- failure to act; inaction or neglect: They lost their best client by sheer default.
- failure to meet financial obligations.
- Law. failure to perform an act or obligation legally required, especially to appear in court or to plead at a time assigned.
- Sports. failure to arrive in time for, participate in, or complete a scheduled match.
- lack; want; absence.
- Computers. a value that a program or operating system assumes, or a course of action that a program or operating system will take, when the user or programmer specifies no overriding value or action.
- to fail in fulfilling or satisfying an engagement, claim, or obligation.
- to fail to meet financial obligations or to account properly for money in one's care: When he defaulted in his payments, the bank foreclosed on the car.
- Law. to fail to appear in court.
- to fail to participate in or complete a match.
- to lose a match by default.
- to fail to perform or pay: to default a debt.
- to declare to be in default, especially legally: The judge defaulted the defendant.
- to fail to compete in (a scheduled game, race, etc.).
- to lose by default.
- Law. to lose by failure to appear in court.
Origin of default
Related Words for defaultdelinquency, nonpayment, evade, omission, privation, lack, defect, dearth, deficiency, dereliction, shortcoming, offense, miss, inadequacy, imperfection, absence, wrongdoing, oversight, slight, weakness
Examples from the Web for default
Contemporary Examples of default
Are we all so stuck in our roles that when a given issue comes up, we just default to type?The St. Louis Rams Enter the Ferguson Fray
December 1, 2014
We should expect the default to be civility, not harassment.Hey, Creeps, ‘Compliments’ Are Harassment, Too
November 5, 2014
The typical trend is for writers and actors to default to the crudest element of what makes their show work, and lean on that.It’s OK to Like ‘The Big Bang Theory’
September 23, 2014
Out of the box, the device is set to a default statistical mode, but within a week, the monitor gets more accurate.Are We Turning Our Babies Into Real Life Tamagotchis?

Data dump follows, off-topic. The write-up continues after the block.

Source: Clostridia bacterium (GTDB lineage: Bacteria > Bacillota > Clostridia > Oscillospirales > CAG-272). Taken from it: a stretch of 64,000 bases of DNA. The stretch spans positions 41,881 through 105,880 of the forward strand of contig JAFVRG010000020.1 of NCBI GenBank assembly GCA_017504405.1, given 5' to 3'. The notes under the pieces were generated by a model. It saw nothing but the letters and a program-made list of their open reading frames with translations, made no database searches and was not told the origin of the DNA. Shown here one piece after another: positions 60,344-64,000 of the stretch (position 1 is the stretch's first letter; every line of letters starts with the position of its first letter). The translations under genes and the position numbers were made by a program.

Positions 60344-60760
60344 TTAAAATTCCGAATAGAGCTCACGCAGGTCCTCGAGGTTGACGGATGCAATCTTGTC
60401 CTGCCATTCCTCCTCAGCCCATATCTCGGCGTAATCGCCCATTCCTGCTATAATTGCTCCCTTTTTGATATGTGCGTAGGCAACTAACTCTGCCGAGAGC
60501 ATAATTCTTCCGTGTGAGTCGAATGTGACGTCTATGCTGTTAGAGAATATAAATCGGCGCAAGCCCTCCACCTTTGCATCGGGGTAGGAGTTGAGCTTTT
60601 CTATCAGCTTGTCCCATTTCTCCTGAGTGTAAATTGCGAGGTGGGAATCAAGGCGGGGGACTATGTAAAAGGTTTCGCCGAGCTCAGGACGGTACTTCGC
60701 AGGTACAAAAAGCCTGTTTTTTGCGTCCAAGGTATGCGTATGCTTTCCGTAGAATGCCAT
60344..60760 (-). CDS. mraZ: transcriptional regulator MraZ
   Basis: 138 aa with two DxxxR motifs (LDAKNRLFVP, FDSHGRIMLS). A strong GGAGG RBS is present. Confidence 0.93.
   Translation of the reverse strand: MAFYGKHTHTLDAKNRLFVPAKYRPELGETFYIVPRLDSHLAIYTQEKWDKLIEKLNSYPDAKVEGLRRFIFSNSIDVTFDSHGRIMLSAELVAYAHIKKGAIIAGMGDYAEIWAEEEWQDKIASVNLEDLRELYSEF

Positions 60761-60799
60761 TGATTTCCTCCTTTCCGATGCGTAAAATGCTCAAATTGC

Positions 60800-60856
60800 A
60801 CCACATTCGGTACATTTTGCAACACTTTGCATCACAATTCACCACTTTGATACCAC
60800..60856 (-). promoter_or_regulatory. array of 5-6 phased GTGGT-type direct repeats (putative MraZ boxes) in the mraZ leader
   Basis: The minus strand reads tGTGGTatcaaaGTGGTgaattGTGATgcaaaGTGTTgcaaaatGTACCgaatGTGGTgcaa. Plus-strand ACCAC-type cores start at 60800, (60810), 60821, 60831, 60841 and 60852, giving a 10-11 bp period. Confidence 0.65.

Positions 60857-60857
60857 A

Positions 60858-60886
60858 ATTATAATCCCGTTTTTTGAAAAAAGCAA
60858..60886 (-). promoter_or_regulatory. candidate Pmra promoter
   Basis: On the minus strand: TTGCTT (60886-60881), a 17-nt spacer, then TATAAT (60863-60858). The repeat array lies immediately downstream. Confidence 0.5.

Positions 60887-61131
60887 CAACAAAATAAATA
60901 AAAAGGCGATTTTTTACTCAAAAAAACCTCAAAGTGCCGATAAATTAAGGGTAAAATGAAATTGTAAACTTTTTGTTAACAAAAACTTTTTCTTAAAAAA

August 7, 2014
There was no threat of default, government shutdown, huge cuts in government spending, or sharp tax increases.How Obamacare Helped Crash the Economy
June 25, 2014
Historical Examples of default
But in default of that, an old one or a story would be welcomed.Ranald Bannerman's Boyhood
She may wish to confess to me in default of the worthy father.Sir Henry Morgan, Buccaneer
Cyrus Townsend Brady
He would have to go home to Anna, and confess that he was beaten by default.Rope
For the default of help she took cold there, and she soon knew that she must die.Stories of King Arthur and His Knights
U. Waldo Cutler
In default of written testimony let us consult monumental evidence.Pagan and Christian Rome
- a failure to act, esp a failure to meet a financial obligation or to appear in a court of law at a time specified
- absence or lack
- by default in the absence of opposition or a better alternativehe became prime minister by default
- in default of through or in the lack or absence of
- judgment by default law a judgment in the plaintiff's favour when the defendant fails to plead or to appear
- lack, want, or need
- (also ˈdiːfɔːlt) computing
- the preset selection of an option offered by a system, which will always be followed except when explicitly altered
- (as modifier)default setting
- (intr; often foll by on or in) to fail to make payment when due
- (intr) to fail to fulfil or perform an obligation, engagement, etcto default in a sporting contest
- law to lose (a case) by failure to appear in court
- (tr) to declare that (someone) is in default
Word Origin for default
early 13c., "offense, crime, sin," later (late 13c.) "failure, failure to act," from Old French defaute (12c.) "fault, defect, failure, culpability, lack, privation," from Vulgar Latin *defallita "a deficiency or failure," past participle of *defallere, from Latin de- "away" (see de-) + fallere "to deceive, to cheat; to put wrong, to lead astray, cause to be mistaken; to escape notice of, be concealed from" (see fail (v.)). The financial sense is first recorded 1858; the computing sense is from 1966.
late 14c., "be lacking, be missing," also "become weak," from default (n.). Related: Defaulted; defaulting.
Failure to pay a debt when it is due.
see in default of.